HARTFORD, Conn. (AP) -- As climate change becomes a hotter topic in American classrooms, politicians around the country are pushing back against the scientific consensus that global warming is real and man-made.
A Connecticut lawmaker wants to strike climate change from state science standards. A Virginia legislator worries teachers are indoctrinating students with their personal views on global warming. And an Oklahoma state senator wants educators to be able to introduce alternative ideas without fear of losing their jobs.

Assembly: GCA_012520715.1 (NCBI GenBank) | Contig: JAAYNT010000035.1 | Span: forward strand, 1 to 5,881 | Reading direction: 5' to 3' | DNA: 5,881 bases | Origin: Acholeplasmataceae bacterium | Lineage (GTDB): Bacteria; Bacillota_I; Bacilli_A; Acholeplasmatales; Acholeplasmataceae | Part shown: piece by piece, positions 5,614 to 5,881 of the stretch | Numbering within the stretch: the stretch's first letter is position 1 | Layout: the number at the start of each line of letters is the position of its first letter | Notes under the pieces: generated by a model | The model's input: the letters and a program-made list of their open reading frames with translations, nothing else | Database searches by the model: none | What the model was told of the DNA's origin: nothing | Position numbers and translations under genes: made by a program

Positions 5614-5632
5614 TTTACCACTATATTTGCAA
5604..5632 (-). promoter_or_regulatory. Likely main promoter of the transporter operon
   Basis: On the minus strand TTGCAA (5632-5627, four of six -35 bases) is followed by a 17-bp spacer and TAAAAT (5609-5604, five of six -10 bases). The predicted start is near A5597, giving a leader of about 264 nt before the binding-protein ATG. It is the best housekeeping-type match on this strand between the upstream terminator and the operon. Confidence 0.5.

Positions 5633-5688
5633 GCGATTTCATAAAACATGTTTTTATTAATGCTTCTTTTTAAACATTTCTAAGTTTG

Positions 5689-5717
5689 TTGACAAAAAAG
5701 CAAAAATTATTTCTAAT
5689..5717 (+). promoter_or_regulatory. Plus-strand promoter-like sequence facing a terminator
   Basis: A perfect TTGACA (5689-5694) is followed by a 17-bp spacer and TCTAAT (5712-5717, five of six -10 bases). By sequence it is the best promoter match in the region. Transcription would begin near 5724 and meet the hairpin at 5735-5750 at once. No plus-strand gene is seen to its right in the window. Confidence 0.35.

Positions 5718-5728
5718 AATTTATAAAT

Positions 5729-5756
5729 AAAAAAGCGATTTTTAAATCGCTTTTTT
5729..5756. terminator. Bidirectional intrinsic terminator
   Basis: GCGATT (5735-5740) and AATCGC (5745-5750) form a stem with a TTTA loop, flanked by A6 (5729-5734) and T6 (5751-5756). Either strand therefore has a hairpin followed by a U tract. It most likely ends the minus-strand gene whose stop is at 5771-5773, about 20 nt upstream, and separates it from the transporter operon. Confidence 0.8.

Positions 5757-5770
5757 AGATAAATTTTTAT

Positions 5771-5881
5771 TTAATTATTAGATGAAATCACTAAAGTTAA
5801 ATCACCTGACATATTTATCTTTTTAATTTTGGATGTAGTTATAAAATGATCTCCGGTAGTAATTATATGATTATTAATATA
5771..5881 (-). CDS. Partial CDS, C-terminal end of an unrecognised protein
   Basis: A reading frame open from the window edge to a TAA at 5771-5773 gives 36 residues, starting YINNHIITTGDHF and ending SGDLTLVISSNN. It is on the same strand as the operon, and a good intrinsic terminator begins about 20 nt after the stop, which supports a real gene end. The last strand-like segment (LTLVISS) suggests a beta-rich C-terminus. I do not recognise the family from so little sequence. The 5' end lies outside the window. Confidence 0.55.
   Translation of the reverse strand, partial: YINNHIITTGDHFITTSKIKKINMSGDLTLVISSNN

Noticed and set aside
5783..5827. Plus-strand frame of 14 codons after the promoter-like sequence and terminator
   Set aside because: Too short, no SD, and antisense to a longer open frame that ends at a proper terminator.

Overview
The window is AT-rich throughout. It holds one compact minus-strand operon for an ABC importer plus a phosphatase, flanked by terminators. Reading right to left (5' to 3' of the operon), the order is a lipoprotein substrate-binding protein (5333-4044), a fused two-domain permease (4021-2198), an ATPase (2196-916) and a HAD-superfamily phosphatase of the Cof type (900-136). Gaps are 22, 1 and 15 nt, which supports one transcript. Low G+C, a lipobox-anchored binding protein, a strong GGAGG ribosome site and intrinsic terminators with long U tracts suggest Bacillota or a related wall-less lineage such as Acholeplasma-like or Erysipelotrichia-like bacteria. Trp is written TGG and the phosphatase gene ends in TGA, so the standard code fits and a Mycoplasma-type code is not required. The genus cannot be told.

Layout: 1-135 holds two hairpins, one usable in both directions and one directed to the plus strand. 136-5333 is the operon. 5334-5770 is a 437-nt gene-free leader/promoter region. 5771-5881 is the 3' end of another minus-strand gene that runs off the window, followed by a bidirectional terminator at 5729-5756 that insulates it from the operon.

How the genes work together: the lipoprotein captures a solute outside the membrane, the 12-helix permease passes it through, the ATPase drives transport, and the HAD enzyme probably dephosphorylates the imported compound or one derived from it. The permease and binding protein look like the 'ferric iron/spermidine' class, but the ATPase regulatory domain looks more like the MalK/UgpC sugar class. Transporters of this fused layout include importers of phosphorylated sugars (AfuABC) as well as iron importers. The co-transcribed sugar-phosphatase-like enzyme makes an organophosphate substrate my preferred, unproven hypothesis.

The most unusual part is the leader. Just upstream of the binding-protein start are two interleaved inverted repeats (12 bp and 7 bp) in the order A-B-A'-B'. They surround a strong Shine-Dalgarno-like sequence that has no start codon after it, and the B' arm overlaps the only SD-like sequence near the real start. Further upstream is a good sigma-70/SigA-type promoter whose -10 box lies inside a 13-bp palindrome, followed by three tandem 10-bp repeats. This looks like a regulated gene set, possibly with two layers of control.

Of the more than a dozen such measures proposed so far this year, some already have failed. But they have emerged this year in growing numbers, many of them inspired or directly encouraged by a pair of advocacy groups.
Climate scientists have blasted such proposals for sowing confusion and doubt.
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